Caitlin Brown is a third year graduate student in clinical psychology. Caitlin received a BA in psychology and a BA in comparative literature from Columbia University in 2013, and she received her M.S. in clinical psychology from the Universitat Autònoma de Barcelona in 2015. Caitlin's research focuses on modeling vulnerability factors for anxiety disorders using advanced statistical methods. She is interested in the interaction between genetic risk factors, stressful life events, information processing deficits, and emotional tolerance factors on vulnerability for anxiety symptoms, broadly, and hoarding symptoms in particular. Caitlin is currently working on a project involving candidate genes and risk-taking behavior in anxiety spectrum disorders, as well as a project investigating the measurement of emotional impulsivity and its role in predicting hoarding-related cognitions and behaviors. Additional topics of interest for Caitlin include investigating the impact of linguistic and cultural factors on psychological symptoms in bilingual individuals, as well as better understanding overlapping cognitive abnormalities that may contribute to comorbid hoarding and schizophrenia symptoms. For her dissertation, she hopes to employ both quantitative and qualitative methods to analyze speech patterns in patients with hoarding disorder.

Julia Carbonella, M.S.

Julia Carbonella is a fifth year graduate student in clinical psychology. She received her BA in psychology from Princeton University in 2010. She is interested in information processing deficits, cognitive risk factors, and emotional tolerance variables in relation to anxiety disorders. For her master’s thesis, Julia examined attention deficits in the context of hoarding symptoms, using both a behavioral categorization task and a novel eye-tracking measure of distractibility. She is also working on a study investigating decision making under risk, as associated with anxiety and OC spectrum symptoms and relevant genotypes. In addition, Julia is interested in exploring the mechanisms by which information processing impairments can affect OCD and hoarding symptoms, and aims to coordinate a study on cognitive bias modification to examine effects on OC-relevant interpretations and behaviors.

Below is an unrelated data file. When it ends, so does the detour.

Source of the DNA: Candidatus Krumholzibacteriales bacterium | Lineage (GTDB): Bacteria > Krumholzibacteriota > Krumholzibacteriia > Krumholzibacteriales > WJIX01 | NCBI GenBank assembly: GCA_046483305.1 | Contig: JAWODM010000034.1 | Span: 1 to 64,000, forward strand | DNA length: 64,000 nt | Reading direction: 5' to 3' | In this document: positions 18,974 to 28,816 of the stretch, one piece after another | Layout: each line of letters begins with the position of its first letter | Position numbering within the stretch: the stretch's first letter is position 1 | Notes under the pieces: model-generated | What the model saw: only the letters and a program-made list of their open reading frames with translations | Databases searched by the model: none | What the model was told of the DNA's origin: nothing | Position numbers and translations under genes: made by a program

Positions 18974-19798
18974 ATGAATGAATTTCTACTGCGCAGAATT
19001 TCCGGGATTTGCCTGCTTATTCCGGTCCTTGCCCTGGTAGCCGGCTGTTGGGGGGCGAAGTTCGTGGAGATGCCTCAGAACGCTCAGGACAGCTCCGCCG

Lab Coordinators

Lara Juan Martinuzzi, B.S.Lab Coordinator- LaraLara Juan Martinuzzi

Lara obtained a Bachelor's degree in Neuroscience from the University of Miami in May of 2017. As an undergraduate, she worked as a Research Assistant for PASO and is now working part-time as Research Support Coordinator. Lara is a prospective medical student applying for the 2018 entering class. Her duties and experiences in research are preparing her for the next step as a medical student.

Jamie Port, B.S.Jamie Port

Jamie Port graduated from the University of Miami in May of 2017. She received a Bachelor's of Science degree in Psychology and Studio Art, with a minor in Chemistry. During her undergraduate career, Jamie worked as a Research Assistant for PASO from January of 2016 until May of 2017. She began working full-time as the Research Support Coordinator for PASO in June of 2017. Jamie plans to go on to pursue a Ph.D. in Clinical Psychology after gaining her research experience with PASO.

Lab Alumni

Ashley Shaw- Massacusetts General Hospital

Demet Cek - Sharp HealthCare San Diego

Kim Arditte Hall - Boston VA

Undergraduate Research Assistants

Claudia Ramirez

Elizabeth Bocanegra

Isabella Antonini

Jamie Port

Jonathan Wainblat

Katie Hurley

Lara Juan Martinuzzi

Swetha Davuluri